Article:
In the weeks ahead this very same pattern is undergoing translation into Italian, and it will then become available to purchase in kit form with the very same Oropa 1ply yarn as you see in photo.  As soon as I have any information to the kit being ready, I will post in celebration of a job well done collaboratively , having a sense of place from both Northern California, and Northern Italy.

jenjoycedesign©mitts-at-work

In photo, larger with optional extra lacework repeat to left, smaller without extra repeat on right.

Meanwhile I will have this pattern for sale along with my other designs, which you will find on Yarnings over it’s pattern page HERE

and on Ravelry HERE

*   *   *

 Thank you Bonnie, for asking me if I would like to design una cosettina (a little something) for The Wool Box, because I most certainly and thoroughly enjoyed it !  May only ever the warm & soft breezes of spring blow through your lace  ~~ Ciao.

*   *    *

Now, for a little more information about The Wool Box !

 You may read a little bit about  Some info on The Wool Box  and then check out the English translated websites that Volunteer English-speaking Ambassador to The Wool Box , Bonnie, as created on Ravelry HERE  and on Facebook HERE.

You can read more about “The New History of Italian Wool”  from Bonnie’s blog called “Wool In Italy” . . .  on her post HERE .

If you would like to contact The Wool Box directly (in Italy),  below are links Bonnie  has provided me:

The Wool Box Shop: www.thewoolbox.it
Informazioni: info@thewoolbox.it
Customer Service: customer-service@thewoolbox.com

A Little Something of Lace

 jenjoycedesign©lace-edge

I’ve been working steadily on a project , “A Little Something” ,  for The Wool Box.  I  talk in my previous posts   Posted From Italy  and   Yarn Whisperer  about Northern Italy’s  “The Wool Box” , of Biella’s heritage wool mill and yarns, and of specifically Oropa 1-ply with which I am working in a design.   I’ve changed course a couple of times, with piles of little half-lace mitts strewn about my loft room, I have worked and reworked,  and now I’ve pretty much nailed it.

In the process of experimentation, I’ve come up with a lovely eyelet-icord-rib hybrid edging for the Little Something I’m designing. I pretty much thought it up for myself, and I don’t know what to call it (I’ll come up with something soon).  Love how the single ply’s frisky & playful personality punctuates the edge !  This is after washing and blocking too.  So crisp, Oropa 1-ply is anything but tame . . .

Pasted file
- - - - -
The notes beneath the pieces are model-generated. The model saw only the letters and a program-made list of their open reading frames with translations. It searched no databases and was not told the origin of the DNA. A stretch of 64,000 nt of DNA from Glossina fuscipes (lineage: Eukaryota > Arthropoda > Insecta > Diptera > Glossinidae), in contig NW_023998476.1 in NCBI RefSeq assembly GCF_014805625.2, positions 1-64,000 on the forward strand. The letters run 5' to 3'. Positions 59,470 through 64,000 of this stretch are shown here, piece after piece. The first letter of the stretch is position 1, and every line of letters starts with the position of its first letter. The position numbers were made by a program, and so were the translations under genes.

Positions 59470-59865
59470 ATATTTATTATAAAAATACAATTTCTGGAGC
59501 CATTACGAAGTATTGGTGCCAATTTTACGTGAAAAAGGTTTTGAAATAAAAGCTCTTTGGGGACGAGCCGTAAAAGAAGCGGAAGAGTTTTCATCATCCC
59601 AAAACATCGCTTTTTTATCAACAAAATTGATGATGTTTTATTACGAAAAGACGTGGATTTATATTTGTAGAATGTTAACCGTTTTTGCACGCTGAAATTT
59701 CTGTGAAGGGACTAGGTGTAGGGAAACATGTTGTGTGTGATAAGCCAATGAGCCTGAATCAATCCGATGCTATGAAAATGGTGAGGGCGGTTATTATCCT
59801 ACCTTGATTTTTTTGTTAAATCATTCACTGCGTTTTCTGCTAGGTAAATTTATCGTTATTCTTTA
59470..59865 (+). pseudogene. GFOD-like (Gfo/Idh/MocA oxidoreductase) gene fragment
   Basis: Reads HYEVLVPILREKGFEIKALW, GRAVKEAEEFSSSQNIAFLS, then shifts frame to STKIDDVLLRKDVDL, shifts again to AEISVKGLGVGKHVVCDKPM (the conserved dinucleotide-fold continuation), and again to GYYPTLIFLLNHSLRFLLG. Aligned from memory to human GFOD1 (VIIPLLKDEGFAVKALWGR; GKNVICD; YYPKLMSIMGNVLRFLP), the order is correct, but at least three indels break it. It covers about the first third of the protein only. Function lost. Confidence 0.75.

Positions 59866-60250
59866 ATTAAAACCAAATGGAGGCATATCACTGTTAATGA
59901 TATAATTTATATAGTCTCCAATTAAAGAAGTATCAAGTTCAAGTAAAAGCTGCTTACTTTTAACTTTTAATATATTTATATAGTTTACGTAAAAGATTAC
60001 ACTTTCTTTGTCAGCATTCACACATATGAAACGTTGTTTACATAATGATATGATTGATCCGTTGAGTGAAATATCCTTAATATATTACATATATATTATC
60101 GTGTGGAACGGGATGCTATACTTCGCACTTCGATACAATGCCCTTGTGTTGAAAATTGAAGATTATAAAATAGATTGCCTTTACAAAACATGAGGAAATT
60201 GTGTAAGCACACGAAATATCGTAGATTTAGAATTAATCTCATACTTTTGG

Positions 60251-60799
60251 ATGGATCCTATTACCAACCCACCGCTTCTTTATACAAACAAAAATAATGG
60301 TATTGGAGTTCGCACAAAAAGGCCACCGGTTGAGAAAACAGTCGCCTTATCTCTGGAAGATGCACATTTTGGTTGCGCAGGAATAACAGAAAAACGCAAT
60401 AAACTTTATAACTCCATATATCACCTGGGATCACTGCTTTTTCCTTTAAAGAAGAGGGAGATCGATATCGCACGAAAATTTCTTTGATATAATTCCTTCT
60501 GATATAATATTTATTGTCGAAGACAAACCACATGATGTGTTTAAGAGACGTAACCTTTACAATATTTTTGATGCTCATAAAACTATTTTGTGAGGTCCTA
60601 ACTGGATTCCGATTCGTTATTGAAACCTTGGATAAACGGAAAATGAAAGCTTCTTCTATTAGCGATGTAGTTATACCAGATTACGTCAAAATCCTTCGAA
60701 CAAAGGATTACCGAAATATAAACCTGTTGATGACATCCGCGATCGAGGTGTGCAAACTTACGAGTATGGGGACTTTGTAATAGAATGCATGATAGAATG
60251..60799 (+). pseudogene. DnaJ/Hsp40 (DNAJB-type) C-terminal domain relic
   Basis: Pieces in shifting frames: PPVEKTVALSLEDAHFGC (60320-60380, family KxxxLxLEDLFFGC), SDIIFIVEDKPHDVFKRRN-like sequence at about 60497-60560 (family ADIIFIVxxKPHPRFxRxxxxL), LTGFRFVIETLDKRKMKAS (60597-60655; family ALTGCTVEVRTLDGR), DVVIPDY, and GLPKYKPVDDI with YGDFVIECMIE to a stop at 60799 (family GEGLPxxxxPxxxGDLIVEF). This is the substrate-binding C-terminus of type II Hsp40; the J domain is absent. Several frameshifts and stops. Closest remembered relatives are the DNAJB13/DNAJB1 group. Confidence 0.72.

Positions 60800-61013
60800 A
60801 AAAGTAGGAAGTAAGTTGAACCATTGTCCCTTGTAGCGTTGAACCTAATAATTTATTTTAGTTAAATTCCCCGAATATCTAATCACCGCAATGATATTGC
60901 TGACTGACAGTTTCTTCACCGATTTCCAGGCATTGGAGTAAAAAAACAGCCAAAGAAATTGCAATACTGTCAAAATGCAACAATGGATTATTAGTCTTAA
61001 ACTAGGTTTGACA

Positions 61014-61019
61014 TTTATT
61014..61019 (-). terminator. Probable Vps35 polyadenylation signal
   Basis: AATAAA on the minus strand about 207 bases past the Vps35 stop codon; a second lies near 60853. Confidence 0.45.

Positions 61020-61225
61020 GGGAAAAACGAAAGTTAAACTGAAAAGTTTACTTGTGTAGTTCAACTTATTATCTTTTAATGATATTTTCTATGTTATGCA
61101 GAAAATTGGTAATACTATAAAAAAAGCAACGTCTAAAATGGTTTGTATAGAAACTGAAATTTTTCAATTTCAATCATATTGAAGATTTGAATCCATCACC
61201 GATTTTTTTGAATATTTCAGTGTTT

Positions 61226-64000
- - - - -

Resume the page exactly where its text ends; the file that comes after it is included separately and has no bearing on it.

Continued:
jenjoycedesign©lace-edge2

That said, I have discovered there is a ‘tender underbelly’ of Oropa 1-ply. Being a 1-ply, it does not have the support of another strand keeping it together as much, so when one picks up the end to knit, one must do so delicately, as the end does lose a bit of twist and becomes easily broken (but that’s a no-brainer with any single ply wool). I compensate by taking up a good 12 inches before knitting from an end. Did I mention that this sensitive side of Oropa is just really… well… ‘kitteny’.  . . is that a word?

Better said I suppose, as noting it’s shyer downy quality.

Upon examining the fluff at one of the unraveled ends I noticed  a small percentage of strong & slippery longer hairs and proportionally a lot more of shorter downy wool.  Definitely Old World wool.

*  *    *  *    *  *

On another note, I haven’t been able to knit much today (yet) as I was at a sort of Lady’s Social for the day,  held over at  my neighbor’s, here in the woods.  I actually made a lovely creme brulee from a big fat perfect Meyer lemon growing from our tiny tree in a pot.

jenjoycedesign©creme-brulee-to-go

I packed the three brulees (there were three of us) into a little basket , covered them, threw my knitting bag over my shoulder, kissed Emma good-bye for a while and headed out into the woods (sadly) without her, for what was actually a short five-minute walk through back-country. I felt just like a fairytale character, like Red Ridinghood or Goldilocks.

Meyer Lemon creme brulee to-go, with carmelized sugar and all, delivered back-door style.

  In my opinion, beauty is in the small things, novelties as this. Little pots of golden tastiness !

jenjoycedesign©Meyer-lemon-creme-brulee

The recipe, for those interested, with just three ingredients, it’s incredibly easy and fast to make . . .

Meyer Lemon Creme Brulee: